Friday, June 24, 2016

A Letter to the English People

Dear delusional cretins,

I speak as one of those despicable overly-mannered continentals who skipped right over the cliffs of Albion to the other continent to become a crass, brassy, loudmouth ugly American. My main interest in the British Isles resolves to an utter disgust with the nonsensical, slapdash, disorganized nightmare of Heathrow layovers.

Now, when I heard of this whole Brexit debacle, I immediately and as it turns out quite mistakenly assumed it would turn out like the Scottish secession, a tempest in a teapot brewed by nationalist reactionaries stirring up the discontent of the lower classes for their own self-aggrandizement. Well, I'll hazard a guess that italicized portion holds true. Then again, every single region of the globe has its share of chauvinists somehow convincing themselves that their particular city / state / country / country-club, if only it would isolate itself from the despicable foreign element, would become a shining beacon of civilization yadda-yadda bullshit. I realized the Scottish referendum was akin to, say, Texan separatism, and most Texans and Scots know damn well there's more to a functional society than chest-thumping tribalism, no matter how appealing it may be.

But if it would be self-destructively impractical for Texas to secede, it would be utterly suicidal for New York to do so. The core of London seems to know this as well. The most interesting part of this whole thing to me are the demographics of the referendum, particularly the very clear regression toward separatist idiocy with increasing voter age. Precisely the opposite of what I'd have expected. After the initial shock at this lunacy actually climbing over 50% of the populace, I assumed it must've been the result of some spur of the moment rabblerousing, the sort of revolutionary spirit which tends to run rampant among the youth of any society. I pictured several million chavs and football hooligans swarming the polls to dictate the fate of their betters.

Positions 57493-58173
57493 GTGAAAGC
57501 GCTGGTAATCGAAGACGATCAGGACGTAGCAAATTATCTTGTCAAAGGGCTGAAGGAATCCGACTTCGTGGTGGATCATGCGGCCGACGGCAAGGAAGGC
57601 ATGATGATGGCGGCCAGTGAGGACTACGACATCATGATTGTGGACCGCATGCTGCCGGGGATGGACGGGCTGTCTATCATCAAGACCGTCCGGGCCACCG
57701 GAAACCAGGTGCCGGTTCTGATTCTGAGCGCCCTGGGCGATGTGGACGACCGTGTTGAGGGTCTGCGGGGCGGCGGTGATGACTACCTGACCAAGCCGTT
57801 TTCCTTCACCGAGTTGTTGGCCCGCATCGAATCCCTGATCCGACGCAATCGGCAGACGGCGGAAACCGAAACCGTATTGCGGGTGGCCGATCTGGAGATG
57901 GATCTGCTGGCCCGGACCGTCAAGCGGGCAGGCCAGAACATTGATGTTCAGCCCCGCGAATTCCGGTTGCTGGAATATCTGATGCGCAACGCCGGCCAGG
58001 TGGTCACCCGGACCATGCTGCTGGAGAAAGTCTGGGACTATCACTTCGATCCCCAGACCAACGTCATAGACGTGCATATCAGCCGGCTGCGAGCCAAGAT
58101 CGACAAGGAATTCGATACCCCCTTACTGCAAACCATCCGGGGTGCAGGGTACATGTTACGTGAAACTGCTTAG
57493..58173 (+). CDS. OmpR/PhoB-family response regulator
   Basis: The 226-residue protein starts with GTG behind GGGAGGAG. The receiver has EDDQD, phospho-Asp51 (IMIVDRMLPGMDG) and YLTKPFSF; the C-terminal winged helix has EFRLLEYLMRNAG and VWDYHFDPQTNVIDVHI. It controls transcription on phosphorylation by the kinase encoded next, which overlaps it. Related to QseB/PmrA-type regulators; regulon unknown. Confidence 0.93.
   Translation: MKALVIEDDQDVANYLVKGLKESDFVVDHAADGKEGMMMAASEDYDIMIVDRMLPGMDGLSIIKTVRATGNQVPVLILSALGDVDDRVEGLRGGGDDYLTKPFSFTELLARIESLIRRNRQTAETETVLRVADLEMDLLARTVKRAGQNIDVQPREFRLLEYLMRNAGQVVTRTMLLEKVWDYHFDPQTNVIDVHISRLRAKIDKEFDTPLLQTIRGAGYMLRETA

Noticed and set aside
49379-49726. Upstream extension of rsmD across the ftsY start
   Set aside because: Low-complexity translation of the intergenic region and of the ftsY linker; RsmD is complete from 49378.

Shows how little I know about the English mentality. So what are we looking at here? The young realize England's part of Europe. Scotland and Ireland know better. The educated center of London seems to realize it must cling to its continental ties. Is all this just the lingering resentment of the aging English provincial middle class pining for the glory days of imperial wealth? For the respectability of sitting in the epicenter of a dying world empire, the glorious past today's fifty-somethings imagine their parents might have enjoyed?

Okay, details aside, I'd just like to point out one tiny core concern: Britain's golden age was a plunder-based economy. You no longer have your precious empire, and you're not getting it back. The next world empire's going to be China. Deal with it. England is now a very overcrowded piece of chalk, fifty million of you dancing on the head of a pin. Your main export these days is nostalgia. Your industrial growth was based on wool and peat bogs. Your early 20th century economy hinged on parasitic militarism. What do you even have that's relevant to an information-age economy? Uranium? Oil? Silicates? Copper? High-turnover intensive agriculture? Give me a freaking break, your wheat needs tanning salons just to sprout up there. "More powerful" without the EU? You can't even feed yourselves!

England's (and Britain's overall) fate since WWII has been the inevitable dieback the center of any empire experiences with the loss of its victims. I cannot begin to fathom the myriad inscrutable cut-throat machinations by which British leadership has staved off the collapse, but your inherently untenable position cannot last much longer. Whatever time you've borrowed you've done so at the mercy of your hated continental cousins, and economic unity, that amazing first move toward a truly open, cosmopolitan, post-nationalist society is your only chance toward a peaceful, respectable senescence instead of the apocalyptic vision of a starving, bankrupt former European aristocracy tearing up highways in desperation for more arable land.

Quasi-sincerely yours,

P.S.: By the way, when it comes to economics, trade and anything else money-related? Might want to actually listen to your stingy Scottish constituency...

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